About the project

This novel project maps the institutional structure of on-line government in Australia and Britain, testing claims that the Internet is increasingly blurring traditional organizational boundaries and facilitating new forms of networked governance. This project utilises the VOSON e-Research tool to map for the first time patterns of online relationships between governmental organisations across all levels of government, comparing these patterns with traditional ‘off-line’ arrangements. It also investigates the changing ‘nodality’ of contemporary government, that is, the extent to which government is at the centre of informational networks on the Internet, assessing the extent to which government is making use of the web to enhance its visibility, or being overwhelmed by private and non-governmental sectors. The analysis addresses key questions in the development of successful e-government, such as facilitating joined-up government or whether jurisdictional boundaries remain a barrier to joining up in the information age. The study compares between the UK and Australia government websites and web networks arising from government, across various public policy and service delivery domains. This comparison enables the identification of both similarities and contrasts in government’s on-line nodality and the relationship between institutional and Constitutional structure and on-line presence.

Research Team

Associate Professor Paul Henman (UQ)                                                                           

Associate Professor Robert Ackland (Australian National University, College of Arts and Social Sciences)

Professor Helen Margetts (University of Oxford, Oxford Internet Institute)

Tim Graham (UQ, Research Assistant)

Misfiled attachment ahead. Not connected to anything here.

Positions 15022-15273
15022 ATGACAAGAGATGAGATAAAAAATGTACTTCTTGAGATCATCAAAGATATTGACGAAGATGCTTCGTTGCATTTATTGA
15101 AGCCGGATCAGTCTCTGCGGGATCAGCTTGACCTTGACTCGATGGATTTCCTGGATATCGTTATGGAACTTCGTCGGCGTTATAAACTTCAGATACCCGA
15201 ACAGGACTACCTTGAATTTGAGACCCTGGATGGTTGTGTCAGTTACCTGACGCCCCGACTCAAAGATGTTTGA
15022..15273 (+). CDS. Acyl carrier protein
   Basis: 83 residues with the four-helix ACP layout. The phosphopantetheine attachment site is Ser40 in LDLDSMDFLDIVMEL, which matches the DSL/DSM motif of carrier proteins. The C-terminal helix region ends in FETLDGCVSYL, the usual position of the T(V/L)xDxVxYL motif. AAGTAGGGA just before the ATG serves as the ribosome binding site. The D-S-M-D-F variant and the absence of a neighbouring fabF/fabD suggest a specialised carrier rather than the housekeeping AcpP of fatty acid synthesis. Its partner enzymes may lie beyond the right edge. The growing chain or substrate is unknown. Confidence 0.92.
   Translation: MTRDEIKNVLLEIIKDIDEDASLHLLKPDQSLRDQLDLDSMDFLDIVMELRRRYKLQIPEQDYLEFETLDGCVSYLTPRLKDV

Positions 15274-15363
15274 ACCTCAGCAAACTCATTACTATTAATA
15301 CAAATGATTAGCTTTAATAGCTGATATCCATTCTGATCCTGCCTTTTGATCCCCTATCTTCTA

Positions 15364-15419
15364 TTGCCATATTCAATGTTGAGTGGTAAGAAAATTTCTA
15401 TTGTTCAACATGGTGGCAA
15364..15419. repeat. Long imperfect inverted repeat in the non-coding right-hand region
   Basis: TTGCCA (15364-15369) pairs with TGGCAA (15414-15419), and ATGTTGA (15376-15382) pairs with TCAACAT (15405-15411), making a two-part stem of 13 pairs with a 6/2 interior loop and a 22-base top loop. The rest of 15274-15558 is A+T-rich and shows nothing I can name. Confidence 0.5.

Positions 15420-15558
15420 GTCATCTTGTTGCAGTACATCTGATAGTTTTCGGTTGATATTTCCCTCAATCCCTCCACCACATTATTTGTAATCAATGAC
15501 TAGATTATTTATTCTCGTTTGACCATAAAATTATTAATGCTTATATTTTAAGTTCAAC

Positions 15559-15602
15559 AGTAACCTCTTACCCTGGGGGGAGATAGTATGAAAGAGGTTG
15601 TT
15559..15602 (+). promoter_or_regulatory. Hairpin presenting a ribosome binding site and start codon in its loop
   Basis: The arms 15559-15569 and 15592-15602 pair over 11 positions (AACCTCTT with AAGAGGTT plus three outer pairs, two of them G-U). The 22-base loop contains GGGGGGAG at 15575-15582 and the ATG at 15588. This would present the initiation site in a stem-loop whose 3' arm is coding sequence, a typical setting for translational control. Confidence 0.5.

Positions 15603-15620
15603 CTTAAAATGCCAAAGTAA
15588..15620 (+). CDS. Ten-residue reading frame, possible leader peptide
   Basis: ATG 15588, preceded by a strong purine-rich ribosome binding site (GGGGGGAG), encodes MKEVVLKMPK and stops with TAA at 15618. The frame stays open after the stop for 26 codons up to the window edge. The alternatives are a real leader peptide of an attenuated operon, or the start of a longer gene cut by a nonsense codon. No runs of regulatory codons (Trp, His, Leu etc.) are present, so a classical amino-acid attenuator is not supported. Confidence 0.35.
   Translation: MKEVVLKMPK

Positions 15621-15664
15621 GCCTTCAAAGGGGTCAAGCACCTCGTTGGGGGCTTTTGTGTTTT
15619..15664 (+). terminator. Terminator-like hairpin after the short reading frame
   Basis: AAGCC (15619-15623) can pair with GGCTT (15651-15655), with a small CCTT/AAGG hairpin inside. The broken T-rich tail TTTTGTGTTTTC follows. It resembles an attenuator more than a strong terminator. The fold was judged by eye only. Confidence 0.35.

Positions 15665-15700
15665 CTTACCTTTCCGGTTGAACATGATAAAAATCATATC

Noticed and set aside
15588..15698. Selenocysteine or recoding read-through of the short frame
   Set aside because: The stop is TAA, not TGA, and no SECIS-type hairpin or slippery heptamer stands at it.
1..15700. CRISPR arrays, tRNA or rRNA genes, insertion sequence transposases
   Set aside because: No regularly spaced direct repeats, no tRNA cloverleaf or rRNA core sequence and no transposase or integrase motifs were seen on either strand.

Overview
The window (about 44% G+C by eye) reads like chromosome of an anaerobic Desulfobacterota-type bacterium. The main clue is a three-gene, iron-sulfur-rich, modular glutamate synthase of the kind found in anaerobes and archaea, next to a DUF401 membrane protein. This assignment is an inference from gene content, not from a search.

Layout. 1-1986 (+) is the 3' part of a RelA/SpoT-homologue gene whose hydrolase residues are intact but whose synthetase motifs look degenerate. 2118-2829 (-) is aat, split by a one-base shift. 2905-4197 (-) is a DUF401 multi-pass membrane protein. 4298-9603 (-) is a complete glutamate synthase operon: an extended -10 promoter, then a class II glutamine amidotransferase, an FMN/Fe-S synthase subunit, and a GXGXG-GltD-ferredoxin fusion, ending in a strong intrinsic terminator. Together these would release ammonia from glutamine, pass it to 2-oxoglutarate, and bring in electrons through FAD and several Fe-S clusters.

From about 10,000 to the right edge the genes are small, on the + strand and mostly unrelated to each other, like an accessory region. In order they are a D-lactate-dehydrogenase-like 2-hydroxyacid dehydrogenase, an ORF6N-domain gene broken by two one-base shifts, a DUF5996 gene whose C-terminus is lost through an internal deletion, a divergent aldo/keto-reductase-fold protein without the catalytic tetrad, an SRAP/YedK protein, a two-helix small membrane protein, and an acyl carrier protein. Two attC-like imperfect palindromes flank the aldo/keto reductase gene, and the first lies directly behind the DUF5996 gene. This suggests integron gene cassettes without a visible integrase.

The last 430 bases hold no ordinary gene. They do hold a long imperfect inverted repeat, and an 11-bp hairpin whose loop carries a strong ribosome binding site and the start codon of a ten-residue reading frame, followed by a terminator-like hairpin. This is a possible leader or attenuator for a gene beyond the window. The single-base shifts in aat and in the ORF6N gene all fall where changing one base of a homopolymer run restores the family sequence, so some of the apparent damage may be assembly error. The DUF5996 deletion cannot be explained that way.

Research Activities

The project is designed as two separate, but inter-related, phases that address both research questions:

  1. Collection of live hyperlink data for a sample of Australian and UK government websites, and analysis using both webmetrics and relational hyperlink analysis (crawl completed October 2012).
  2. Web experimentation to test the validity and accuracy of the unobtrusive on-line research methods used in Phase 1 (from June 2014).

Project Data

VOSON crawl data will be made available for analysis in due course.

Publications

Henman, P., Ackland, R., & Graham, T. (2014). Community Structure in e-Government Hyperlink Networks. Proceedings of the 14th European Conference on e-Government (ECEG '14), 12-13 June, Brasov, Romania.

Henman, P., Ackland, R., & Graham, T. (2014). Social Policy on the Web: The Online Institutional Structure of Social Policy Domains in the UK. Proceedings of the 14th European Conference on e-Government (ECEG '14), 12-13 June, Brasov, Romania.

Presentations

Henman, P. (2013). ‘Social security in an age of big data and automation: where might we be heading and what are the issues?’, National Welfare Rights Network Conference, Brisbane (invited keynote paper), 21-23 July 2013. 

Henman, P., Ackland, R., & Graham, T. & Chen, L. (2013). ‘Social Policy on the Web: the institutional structure of social policy domains in the UK’, Social Policy Association Conference 2013: Social Policy in Challenging Times, Sheffield, UK, 8-10 July 2013. 

Henman, P., Ackland, R., & Graham, T. (2014). 'Exploring the Structure of Government on the Web’, Daegu Gyeongbuk International Social Network Conference (DISC) 2013, Deagu, South Korea, 12-14 December 2013.

Ackland, R. (2014). 'Exploring the Structure of Government on the Web', Smart Sensing & Big Data Analytics Conference, Canberra, Australia, 3-4 March 2014.

Funding

Paul Henman, Robert Ackland and Helen Margetts, The institutional structure of e−government: a cross−policy, cross−country comparison, ARC Discovery Grant (DP10100446)

Project members

Associate Professor Paul Henman

Associate Professor
School of Social Science